Border coalition pans wall proposal

Noe Labrado stands at the border fence in Sunland Park looking into Anapra Mexico during the Keep Our Dreams Alive rally Dec. 10. He is among 800,000 young people who were protected by Deferred Action for Childhood Arrivals but face deportation unless Congress takes action to protect them. (Angela Kocherga/Albuquerque Journal)

A coalition of border organizations is urging Congress to address the concerns of people living on the border as they consider ramping up border security as a condition to protecting DACA recipients.

“We want to ensure border enforcement is driven by data analysis, not rhetoric and hyperbole, that we put measures to strengthen accountability, oversight and transparency of Customs and Border Protection front and center,” said Christian Ramirez, director of the Southern Border Communities Coalition.

During a conference call with media Thursday, the coalition outlined “the good, the bad and the ugly” contained in various bills.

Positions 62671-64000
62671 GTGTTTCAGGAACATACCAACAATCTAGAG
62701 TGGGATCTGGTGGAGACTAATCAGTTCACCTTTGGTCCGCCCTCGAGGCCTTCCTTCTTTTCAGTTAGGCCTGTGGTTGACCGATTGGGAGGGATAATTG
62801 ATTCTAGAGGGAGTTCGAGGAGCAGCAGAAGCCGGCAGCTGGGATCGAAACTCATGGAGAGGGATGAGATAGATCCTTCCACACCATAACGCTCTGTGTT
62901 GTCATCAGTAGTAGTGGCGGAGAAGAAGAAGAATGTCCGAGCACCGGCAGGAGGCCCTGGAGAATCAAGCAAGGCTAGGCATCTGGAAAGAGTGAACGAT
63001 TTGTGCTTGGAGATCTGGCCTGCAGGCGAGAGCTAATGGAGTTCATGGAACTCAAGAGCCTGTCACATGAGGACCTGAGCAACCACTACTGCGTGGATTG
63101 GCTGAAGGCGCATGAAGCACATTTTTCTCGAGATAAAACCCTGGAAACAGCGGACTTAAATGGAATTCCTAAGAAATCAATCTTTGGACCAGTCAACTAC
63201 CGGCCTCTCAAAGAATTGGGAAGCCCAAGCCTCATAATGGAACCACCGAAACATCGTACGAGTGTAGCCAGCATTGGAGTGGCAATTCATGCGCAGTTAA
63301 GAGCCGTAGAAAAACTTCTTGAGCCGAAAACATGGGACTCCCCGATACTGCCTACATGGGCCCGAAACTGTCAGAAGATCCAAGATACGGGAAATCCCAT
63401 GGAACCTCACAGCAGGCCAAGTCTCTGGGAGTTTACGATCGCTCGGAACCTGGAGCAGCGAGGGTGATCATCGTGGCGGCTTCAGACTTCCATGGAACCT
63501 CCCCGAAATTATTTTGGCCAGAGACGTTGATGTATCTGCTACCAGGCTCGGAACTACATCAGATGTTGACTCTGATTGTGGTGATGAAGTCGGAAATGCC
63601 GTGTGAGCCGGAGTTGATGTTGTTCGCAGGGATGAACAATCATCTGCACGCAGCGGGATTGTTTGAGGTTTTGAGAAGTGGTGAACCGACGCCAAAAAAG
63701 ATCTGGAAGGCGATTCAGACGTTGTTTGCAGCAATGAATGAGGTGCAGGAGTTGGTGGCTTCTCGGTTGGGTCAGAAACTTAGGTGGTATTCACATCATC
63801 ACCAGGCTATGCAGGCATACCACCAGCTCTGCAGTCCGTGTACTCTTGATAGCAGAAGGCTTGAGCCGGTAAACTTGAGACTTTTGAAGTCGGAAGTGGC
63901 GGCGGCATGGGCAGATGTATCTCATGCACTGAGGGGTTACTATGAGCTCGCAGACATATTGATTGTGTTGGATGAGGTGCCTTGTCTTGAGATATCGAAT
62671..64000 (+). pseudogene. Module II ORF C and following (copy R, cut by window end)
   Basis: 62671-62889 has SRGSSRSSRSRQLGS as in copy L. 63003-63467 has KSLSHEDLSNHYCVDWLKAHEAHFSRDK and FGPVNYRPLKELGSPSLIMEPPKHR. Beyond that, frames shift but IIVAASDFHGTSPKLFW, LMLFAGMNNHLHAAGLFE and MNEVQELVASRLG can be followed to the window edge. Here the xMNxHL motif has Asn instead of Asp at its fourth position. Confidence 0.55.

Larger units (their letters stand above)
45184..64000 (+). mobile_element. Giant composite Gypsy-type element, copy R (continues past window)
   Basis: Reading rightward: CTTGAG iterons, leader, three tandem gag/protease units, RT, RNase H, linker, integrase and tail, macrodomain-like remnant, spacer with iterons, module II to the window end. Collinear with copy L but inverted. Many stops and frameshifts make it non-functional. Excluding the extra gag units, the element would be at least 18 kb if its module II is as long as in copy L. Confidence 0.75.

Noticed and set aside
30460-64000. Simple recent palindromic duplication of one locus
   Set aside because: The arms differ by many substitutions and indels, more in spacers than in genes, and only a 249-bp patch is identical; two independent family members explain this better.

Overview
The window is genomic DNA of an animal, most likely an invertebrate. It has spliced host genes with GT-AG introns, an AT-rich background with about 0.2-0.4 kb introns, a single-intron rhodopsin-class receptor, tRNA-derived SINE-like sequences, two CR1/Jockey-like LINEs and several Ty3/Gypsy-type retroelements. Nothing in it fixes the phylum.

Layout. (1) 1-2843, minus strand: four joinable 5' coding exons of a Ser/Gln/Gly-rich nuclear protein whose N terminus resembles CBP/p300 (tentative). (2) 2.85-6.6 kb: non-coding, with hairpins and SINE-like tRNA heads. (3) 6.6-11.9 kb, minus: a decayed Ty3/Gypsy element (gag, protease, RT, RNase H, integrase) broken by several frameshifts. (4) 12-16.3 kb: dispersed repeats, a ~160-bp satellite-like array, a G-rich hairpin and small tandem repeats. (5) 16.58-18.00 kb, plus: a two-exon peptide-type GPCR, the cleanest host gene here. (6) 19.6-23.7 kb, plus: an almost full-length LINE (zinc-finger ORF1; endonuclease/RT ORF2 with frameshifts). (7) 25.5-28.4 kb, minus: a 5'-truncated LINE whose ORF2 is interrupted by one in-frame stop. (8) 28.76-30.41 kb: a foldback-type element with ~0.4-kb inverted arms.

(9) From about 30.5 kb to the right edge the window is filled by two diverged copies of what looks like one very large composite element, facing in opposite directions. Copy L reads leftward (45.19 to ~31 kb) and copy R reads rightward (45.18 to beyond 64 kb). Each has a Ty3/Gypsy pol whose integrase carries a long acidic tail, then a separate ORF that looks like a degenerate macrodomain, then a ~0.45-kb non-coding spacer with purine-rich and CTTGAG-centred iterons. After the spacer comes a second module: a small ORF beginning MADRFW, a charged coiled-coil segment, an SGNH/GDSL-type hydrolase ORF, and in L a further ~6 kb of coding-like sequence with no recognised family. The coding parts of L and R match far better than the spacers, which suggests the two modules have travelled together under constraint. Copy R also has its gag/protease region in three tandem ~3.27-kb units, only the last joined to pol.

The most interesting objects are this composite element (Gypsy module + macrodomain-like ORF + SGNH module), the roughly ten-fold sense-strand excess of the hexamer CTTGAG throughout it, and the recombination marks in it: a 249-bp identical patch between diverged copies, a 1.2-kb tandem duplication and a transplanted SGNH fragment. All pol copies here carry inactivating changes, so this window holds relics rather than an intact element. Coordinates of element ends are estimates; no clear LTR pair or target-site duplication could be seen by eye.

Among the good initiatives: increased oversight of Customs and Border Protection.

“We’re also supportive of hiring 550 Office of Professional Responsibility agents, investigative agents, so they can conduct solid investigations of complaints and other abuses that come up,” said Vicki Gaubeca, policy strategist for the Southern Border Community Coalition.

Among the “bad” provisions, according to the coalition, is adding more surveillance technology – including drones without privacy protections – and the border wall.

“Absolutely the ugliest part of initiatives is adding any number of miles of border fencing or wall,” Gaubeca said.

The organization said border residents bear the brunt of increased enforcement policies but are often left out of the debate when Congress considers ramping up security.

Coalition members also questioned the Trump administration’s plan to hire 5,000 new Border Patrol agents at a time, since the number of illegal crossings has fallen to a historic low.

The coalition supports initiatives that direct Border Patrol agents to conduct enforcement activities as close to the border as possible to avoid “profiling” in border towns or at highway checkpoints.

“Our border communities don’t need more border security,” said Astrid Dominguez, director of the ACLU Regional Center for Border Rights.

“Border apprehensions have hit a 17-year low. Nevertheless, our legislators keep holding the Dream Act hostage in exchange for more border enforcement,” she said.

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